Irv­ing Howe: A Life of Pas­sion­ate Dissent

  • From the Publisher
November 6, 2012

By the time he died in 1993 at the age of 73, Irv­ing Howe was one of the twen­ti­eth century’s most impor­tant pub­lic thinkers. Deeply pas­sion­ate, com­mit­ted to social reform and sec­u­lar Jew­ish­ness, ardent­ly devot­ed to fic­tion and poet­ry, in love with base­ball, music, and bal­let, Howe wrote with such elo­quence and lived with such con­vic­tion that his extra­or­di­nary work is now part of the canon of Amer­i­can social thought.

In the first com­pre­hen­sive biog­ra­phy of Howe’s life, his­to­ri­an Ger­ald Sorin brings us close to this man who rose from Jew­ish immi­grant pover­ty in the 1930s to become one of the most provoca­tive intel­lec­tu­als of our time. Known most wide­ly for his award-win­ning book World of Our Fathers, a rich por­tray­al of the East Euro­pean Jew­ish expe­ri­ence in New York, Howe also won acclaim for his prodi­gious out­put of illu­mi­nat­ing essays on Amer­i­can cul­ture and as an inde­fati­ga­ble pro­mot­er of demo­c­ra­t­ic social­ism as can be seen in the pages of Dis­sent, the jour­nal he edit­ed for near­ly forty years.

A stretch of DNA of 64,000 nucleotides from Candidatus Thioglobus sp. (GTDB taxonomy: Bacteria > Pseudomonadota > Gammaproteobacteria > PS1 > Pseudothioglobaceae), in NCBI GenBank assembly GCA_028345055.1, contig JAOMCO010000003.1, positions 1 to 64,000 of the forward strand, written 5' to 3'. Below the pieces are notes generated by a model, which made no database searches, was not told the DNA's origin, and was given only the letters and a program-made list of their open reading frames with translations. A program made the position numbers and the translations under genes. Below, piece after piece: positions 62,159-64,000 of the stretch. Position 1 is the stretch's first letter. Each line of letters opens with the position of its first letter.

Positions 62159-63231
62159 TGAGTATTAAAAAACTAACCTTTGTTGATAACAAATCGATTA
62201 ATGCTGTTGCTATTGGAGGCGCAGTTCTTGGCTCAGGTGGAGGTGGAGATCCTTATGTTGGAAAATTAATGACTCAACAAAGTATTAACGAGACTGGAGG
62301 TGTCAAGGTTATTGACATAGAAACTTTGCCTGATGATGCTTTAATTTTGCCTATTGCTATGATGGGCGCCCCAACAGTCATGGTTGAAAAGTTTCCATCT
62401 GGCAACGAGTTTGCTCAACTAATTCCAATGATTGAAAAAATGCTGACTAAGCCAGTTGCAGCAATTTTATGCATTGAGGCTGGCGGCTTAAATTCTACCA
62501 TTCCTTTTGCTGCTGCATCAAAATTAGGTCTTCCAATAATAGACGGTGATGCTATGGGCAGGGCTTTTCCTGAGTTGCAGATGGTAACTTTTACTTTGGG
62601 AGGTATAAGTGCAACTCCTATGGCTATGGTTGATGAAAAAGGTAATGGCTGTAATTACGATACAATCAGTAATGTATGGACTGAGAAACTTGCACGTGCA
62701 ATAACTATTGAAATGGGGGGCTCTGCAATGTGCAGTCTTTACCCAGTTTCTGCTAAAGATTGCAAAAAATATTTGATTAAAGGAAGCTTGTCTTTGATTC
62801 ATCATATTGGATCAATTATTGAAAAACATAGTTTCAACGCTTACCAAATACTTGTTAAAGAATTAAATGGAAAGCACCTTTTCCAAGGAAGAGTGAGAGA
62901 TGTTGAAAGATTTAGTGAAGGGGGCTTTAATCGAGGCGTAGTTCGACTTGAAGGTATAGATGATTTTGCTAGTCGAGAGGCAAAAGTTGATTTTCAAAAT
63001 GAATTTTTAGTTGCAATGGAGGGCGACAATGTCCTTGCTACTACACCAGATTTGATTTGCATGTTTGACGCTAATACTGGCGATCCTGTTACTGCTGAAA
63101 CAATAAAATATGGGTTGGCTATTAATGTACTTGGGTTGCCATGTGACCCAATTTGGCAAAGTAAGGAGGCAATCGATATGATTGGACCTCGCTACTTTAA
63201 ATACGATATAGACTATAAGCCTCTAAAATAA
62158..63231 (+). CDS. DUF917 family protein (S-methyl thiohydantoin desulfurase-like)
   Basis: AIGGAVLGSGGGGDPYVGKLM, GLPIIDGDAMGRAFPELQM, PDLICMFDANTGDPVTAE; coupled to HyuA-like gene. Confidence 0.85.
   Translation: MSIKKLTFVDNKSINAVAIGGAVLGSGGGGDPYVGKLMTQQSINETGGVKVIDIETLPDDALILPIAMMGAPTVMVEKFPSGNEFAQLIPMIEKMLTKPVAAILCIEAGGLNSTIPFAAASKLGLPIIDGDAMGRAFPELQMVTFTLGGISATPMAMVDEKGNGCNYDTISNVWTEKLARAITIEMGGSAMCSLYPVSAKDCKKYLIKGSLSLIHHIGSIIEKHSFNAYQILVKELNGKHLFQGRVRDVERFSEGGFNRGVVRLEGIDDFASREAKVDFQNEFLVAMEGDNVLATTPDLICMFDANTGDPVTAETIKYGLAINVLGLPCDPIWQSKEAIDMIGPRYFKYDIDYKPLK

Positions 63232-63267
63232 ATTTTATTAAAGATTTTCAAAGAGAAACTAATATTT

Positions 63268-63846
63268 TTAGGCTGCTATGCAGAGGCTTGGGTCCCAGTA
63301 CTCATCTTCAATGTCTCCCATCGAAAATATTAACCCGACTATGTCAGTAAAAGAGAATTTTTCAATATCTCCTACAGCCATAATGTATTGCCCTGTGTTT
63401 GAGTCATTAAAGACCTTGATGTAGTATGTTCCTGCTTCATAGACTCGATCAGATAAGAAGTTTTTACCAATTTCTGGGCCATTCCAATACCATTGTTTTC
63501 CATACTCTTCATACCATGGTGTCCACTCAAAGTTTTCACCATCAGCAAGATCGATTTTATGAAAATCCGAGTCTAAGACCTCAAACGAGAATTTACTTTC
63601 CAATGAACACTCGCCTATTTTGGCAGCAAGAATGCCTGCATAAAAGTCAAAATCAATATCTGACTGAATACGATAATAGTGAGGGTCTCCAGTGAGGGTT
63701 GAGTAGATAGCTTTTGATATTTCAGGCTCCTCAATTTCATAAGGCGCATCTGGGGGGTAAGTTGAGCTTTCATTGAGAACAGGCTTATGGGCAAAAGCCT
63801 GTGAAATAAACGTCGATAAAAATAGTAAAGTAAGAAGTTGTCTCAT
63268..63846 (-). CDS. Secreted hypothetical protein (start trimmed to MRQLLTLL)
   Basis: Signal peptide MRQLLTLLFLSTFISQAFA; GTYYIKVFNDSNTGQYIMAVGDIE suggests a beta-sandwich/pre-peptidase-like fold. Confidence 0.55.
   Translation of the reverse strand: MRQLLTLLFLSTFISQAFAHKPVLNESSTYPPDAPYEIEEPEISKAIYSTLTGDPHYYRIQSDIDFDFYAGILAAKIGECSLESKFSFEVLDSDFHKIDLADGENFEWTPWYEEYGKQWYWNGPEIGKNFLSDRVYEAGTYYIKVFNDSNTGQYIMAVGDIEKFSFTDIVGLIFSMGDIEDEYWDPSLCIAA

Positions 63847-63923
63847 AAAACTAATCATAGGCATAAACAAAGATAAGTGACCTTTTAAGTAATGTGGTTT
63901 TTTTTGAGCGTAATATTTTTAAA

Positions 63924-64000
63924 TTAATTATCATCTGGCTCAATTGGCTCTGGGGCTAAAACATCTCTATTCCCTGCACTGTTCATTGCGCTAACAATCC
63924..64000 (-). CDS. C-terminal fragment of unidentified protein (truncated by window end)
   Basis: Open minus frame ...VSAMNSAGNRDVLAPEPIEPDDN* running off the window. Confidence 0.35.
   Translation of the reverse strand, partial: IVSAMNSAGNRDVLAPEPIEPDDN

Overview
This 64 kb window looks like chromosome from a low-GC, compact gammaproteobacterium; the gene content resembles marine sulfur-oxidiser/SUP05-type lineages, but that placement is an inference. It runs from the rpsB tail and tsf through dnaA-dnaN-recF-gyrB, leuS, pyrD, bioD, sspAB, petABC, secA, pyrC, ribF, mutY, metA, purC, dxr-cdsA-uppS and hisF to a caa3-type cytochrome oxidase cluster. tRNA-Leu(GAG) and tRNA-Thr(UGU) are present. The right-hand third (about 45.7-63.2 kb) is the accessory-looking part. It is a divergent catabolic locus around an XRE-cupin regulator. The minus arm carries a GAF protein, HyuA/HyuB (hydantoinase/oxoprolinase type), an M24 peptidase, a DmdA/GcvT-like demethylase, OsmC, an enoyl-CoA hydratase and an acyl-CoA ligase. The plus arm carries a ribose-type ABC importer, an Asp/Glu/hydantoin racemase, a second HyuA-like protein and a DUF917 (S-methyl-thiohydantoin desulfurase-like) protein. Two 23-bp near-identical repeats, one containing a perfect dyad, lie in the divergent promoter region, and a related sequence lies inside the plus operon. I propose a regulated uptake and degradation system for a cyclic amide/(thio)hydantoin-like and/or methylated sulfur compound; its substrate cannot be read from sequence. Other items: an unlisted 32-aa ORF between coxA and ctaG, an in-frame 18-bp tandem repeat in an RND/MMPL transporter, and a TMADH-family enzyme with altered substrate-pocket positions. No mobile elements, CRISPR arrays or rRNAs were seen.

Deeply devot­ed to the ide­al of demo­c­ra­t­ic rad­i­cal­ism and true equal­i­ty, Howe was con­stant­ly engaged in a strug­gle for decen­cy and basic fair­ness in the face of social injus­tice. In the cen­tu­ry of Auschwitz, the Gulag, and glob­al inter-eth­nic mass mur­der, it was dif­fi­cult to sus­tain polit­i­cal cer­tain­ties and take pride in one’s human­i­ty. To have lived a life of con­vic­tion and engage­ment in that era was a notable achieve­ment. Irv­ing Howe lived such a life and Ger­ald Sorin has done a mas­ter­ful job of guid­ing us through it in all its pas­sion and complexity.

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